You’ve tossed a few PokéBalls, caught a few Caterpies, and spun your way to a few items at the PokéStop, but it’s time to take things to the next level. These tips and tricks will help you go from novice trainer to unbeatable gym leader faster than you can spit out the PokéRap.
Swipe the PokéBall Button for Quick Menu Access
The PokéBall icon at the bottom of your screen is used to access most of the in-game menus, like your Pokédex, Items, captured pokémon, and the Shop. You can tap the PokéBall icon and navigate to these menus, or you can look like a pro and get to them with a single swipe. Swipe the PokéBall left to instantly access the Pokémon menu, swipe right to go right into your items, and swipe up to access the shop.
See at a Glance Why a Wild Pokémon Appeared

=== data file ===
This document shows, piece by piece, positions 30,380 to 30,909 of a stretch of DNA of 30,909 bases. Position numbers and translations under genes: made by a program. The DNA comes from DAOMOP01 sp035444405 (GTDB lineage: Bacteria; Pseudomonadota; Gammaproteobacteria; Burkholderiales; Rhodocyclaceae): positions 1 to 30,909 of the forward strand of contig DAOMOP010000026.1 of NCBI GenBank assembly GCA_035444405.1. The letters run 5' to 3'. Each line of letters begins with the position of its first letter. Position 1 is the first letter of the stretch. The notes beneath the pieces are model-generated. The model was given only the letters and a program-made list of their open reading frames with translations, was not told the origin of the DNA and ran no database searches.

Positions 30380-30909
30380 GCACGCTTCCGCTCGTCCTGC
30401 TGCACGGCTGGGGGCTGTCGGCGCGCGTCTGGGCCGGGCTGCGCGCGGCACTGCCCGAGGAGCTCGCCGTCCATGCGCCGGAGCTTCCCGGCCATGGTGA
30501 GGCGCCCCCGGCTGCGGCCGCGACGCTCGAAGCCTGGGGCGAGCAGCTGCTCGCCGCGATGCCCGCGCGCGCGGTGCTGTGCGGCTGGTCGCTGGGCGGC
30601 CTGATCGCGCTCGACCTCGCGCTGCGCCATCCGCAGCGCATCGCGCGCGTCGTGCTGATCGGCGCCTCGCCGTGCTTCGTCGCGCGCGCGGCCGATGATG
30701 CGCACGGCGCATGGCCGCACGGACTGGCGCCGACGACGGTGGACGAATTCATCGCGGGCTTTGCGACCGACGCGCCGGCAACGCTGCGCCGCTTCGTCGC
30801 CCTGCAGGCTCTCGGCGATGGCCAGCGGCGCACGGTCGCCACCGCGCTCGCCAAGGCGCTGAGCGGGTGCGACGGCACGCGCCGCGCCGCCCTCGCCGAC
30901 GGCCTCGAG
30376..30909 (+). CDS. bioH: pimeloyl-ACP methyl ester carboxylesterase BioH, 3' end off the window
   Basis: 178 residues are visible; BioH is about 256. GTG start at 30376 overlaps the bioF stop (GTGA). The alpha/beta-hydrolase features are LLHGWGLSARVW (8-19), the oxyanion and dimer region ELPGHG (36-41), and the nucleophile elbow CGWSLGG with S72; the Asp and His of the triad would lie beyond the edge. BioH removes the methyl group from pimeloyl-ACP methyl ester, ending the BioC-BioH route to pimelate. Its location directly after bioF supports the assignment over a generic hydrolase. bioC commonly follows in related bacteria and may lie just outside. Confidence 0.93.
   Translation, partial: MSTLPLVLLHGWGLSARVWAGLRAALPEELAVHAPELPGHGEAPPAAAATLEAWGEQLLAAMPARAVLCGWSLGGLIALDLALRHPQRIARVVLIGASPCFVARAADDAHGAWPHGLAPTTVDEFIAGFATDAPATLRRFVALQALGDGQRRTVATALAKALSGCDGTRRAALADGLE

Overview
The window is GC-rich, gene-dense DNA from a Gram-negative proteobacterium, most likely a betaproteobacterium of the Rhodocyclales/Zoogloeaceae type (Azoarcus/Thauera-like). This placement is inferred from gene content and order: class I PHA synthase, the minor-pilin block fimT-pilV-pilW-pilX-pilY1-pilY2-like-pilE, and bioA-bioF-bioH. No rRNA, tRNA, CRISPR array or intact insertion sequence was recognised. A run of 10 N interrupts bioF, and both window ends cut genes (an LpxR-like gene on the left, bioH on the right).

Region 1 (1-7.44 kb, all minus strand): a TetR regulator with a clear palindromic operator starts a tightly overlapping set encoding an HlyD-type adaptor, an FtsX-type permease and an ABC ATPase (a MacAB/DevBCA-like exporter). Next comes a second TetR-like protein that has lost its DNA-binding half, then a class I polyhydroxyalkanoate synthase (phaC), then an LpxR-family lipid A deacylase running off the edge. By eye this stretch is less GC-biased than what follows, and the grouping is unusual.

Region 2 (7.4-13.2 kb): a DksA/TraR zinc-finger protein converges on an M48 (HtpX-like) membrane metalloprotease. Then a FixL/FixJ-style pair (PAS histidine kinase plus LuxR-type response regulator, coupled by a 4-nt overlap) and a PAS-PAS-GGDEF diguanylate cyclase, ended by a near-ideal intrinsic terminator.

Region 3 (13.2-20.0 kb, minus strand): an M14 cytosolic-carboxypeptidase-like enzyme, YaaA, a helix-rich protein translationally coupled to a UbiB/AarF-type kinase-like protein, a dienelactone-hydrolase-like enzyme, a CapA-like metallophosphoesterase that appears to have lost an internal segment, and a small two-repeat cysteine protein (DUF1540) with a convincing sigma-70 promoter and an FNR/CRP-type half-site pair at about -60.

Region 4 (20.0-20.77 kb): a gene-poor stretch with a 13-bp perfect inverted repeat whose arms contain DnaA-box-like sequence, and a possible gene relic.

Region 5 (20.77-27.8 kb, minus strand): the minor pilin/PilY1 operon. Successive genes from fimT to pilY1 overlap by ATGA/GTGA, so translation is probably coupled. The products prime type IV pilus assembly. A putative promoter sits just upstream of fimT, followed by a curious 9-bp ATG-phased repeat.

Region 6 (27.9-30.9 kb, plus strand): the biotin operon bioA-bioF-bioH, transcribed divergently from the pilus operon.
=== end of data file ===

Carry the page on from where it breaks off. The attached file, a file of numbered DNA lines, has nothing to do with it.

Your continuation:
When a wild pokémon pops up out of the bushes, look at the tiny rings surrounding it. If the rings are white, the pokémon was there naturally. If the rings are a purple-y pink color, it showed up because of a nearby lure module. If the rings are replaced by a pink cloud circling the pokémon, that means it was attracted to your Incense item and only you can see it.
Noticing the different rings will help you develop a feel for finding more pokémon in your area, and it’s nice for when you’re playing with friends. You’ll know not to shout “Squirtle!” when you see the incense ring and start an unnecessary stampede.
Increase Your Chances of Catching Pokémon, and Earn More XP